Posted in: 2000 Eyes, by Robert Horton, Film Reviews

2000 Eyes: Malena

The Italian director Giuseppe Tornatore picked up the best foreign film Oscar in 1989 with Cinema Paradiso, his widely-beloved ode to a movie theater in his native Sicily. This year, Tornatore is positioned to make another run at the Oscar. His new one, Malena, has already picked up a Golden Globe nomination for best foreign film, announced last week. It’s another period piece set in small-town Sicily, a time and place beautifully re-created. And, again like Paradiso, we see the story through the eyes of a boy.

He is Renato, a 13-year-old. It’s 1941, but Renato is less concerned with Mussolini and World War II than with the spectacular presence of a married woman, Malena (Monica Bellucci), whose husband has gone off to the war. When Malena strides through the town’s plaza, traffic literally comes to a halt, and men and women alike strain their necks to watch her walk. She seems to glide over the streets on a cloud of Mediterranean sunlight and lust.

Renato begins following Malena around and spying on her. When she listens to a particularly romantic record, he goes out and buys the same song. As the war drags on, Renato remains loyal in his fantasy union with Malena, but her fortunes change dramatically in the town. Eventually, the movie becomes harrowing, as Malena is punished by her neighbors for her methods of surviving the war.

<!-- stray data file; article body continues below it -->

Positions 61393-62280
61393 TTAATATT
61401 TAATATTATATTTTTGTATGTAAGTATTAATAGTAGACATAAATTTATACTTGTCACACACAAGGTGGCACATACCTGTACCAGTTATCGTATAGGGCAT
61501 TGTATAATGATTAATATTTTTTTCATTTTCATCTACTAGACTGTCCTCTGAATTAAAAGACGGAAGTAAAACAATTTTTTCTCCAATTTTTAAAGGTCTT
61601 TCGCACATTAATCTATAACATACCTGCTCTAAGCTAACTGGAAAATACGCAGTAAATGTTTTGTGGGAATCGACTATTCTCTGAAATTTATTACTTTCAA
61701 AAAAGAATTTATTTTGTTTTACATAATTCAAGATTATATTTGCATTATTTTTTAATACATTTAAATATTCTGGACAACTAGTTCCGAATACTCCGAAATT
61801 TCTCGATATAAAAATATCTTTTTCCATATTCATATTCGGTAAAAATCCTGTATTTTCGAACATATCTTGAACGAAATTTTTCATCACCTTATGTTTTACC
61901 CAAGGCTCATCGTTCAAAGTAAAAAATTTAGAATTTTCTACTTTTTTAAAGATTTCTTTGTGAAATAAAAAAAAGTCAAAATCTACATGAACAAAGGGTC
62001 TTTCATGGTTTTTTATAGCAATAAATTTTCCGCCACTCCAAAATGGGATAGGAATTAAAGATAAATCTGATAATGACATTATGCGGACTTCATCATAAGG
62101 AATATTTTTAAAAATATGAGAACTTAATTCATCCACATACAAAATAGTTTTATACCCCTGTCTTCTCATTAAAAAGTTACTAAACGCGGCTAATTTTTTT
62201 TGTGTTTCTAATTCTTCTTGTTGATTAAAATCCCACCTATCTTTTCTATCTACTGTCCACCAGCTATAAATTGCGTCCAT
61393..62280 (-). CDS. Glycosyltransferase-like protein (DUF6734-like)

Tornatore works in broad strokes, so everything in the film is big, sweeping, sentimental. This includes the score by the great Ennio Morricone, whose music enriches the romantic mood. Also undeniably enriching the romantic mood is Italian supermodel Monica Bellucci, who may not be the most expressive actress in the world but certainly is convincing as the focus of an adolescent boy’s erotic imagination.

Renato is played by a non-actor, Giuseppe Sulfaro. He doesn’t perceptibly age during the years that pass in the story, but we can accept this. The town seems locked in time; why shouldn’t he?

This kind of lush approach should find some kind of audience, but Tornatore is wide rather than deep. On the other hand, the Oscar voters sometimes go for that—but I’ll put my money on Crouching Tiger, Hidden Dragon.

2020: Horton would collect on that bet — if indeed he placed one.

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